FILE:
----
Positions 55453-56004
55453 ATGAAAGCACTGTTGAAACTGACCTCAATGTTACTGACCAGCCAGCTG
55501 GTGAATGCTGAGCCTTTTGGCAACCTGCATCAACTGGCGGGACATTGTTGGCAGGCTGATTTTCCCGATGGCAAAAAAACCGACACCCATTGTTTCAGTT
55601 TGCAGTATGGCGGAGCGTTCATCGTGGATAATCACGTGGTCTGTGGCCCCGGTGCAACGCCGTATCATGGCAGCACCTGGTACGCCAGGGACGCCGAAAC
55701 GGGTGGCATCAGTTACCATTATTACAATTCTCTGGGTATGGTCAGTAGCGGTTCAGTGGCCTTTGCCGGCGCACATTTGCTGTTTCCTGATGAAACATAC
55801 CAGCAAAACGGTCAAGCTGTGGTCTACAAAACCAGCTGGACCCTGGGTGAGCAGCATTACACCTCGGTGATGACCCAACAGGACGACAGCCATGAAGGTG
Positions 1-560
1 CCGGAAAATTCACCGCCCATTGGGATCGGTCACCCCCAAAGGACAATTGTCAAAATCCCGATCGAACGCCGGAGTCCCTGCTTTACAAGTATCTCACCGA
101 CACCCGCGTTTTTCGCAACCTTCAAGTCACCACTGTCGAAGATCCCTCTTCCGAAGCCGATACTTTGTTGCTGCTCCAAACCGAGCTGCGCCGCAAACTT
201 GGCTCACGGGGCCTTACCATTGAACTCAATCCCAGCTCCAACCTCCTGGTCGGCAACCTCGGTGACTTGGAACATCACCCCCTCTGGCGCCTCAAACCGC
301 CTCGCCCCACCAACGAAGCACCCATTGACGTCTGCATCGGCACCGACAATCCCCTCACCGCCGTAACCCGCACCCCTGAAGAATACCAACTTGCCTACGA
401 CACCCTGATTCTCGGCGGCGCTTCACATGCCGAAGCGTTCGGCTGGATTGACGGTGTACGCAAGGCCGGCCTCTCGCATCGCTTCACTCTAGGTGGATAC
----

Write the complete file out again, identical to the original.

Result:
Positions 55453-56004
55453 ATGAAAGCACTGTTGAAACTGACCTCAATGTTACTGACCAGCCAGCTG
55501 GTGAATGCTGAGCCTTTTGGCAACCTGCATCAACTGGCGGGACATTGTTGGCAGGCTGATTTTCCCGATGGCAAAAAAACCGACACCCATTGTTTCAGTT
55601 TGCAGTATGGCGGAGCGTTCATCGTGGATAATCACGTGGTCTGTGGCCCCGGTGCAACGCCGTATCATGGCAGCACCTGGTACGCCAGGGACGCCGAAAC
55701 GGGTGGCATCAGTTACCATTATTACAATTCTCTGGGTATGGTCAGTAGCGGTTCAGTGGCCTTTGCCGGCGCACATTTGCTGTTTCCTGATGAAACATAC
55801 CAGCAAAACGGTCAAGCTGTGGTCTACAAAACCAGCTGGACCCTGGGTGAGCAGCATTACACCTCGGTGATGACCCAACAGGACGACAGCCATGAAGGTG
Positions 1-560
1 CCGGAAAATTCACCGCCCATTGGGATCGGTCACCCCCAAAGGACAATTGTCAAAATCCCGATCGAACGCCGGAGTCCCTGCTTTACAAGTATCTCACCGA
101 CACCCGCGTTTTTCGCAACCTTCAAGTCACCACTGTCGAAGATCCCTCTTCCGAAGCCGATACTTTGTTGCTGCTCCAAACCGAGCTGCGCCGCAAACTT
201 GGCTCACGGGGCCTTACCATTGAACTCAATCCCAGCTCCAACCTCCTGGTCGGCAACCTCGGTGACTTGGAACATCACCCCCTCTGGCGCCTCAAACCGC
301 CTCGCCCCACCAACGAAGCACCCATTGACGTCTGCATCGGCACCGACAATCCCCTCACCGCCGTAACCCGCACCCCTGAAGAATACCAACTTGCCTACGA
401 CACCCTGATTCTCGGCGGCGCTTCACATGCCGAAGCGTTCGGCTGGATTGACGGTGTACGCAAGGCCGGCCTCTCGCATCGCTTCACTCTAGGTGGATAC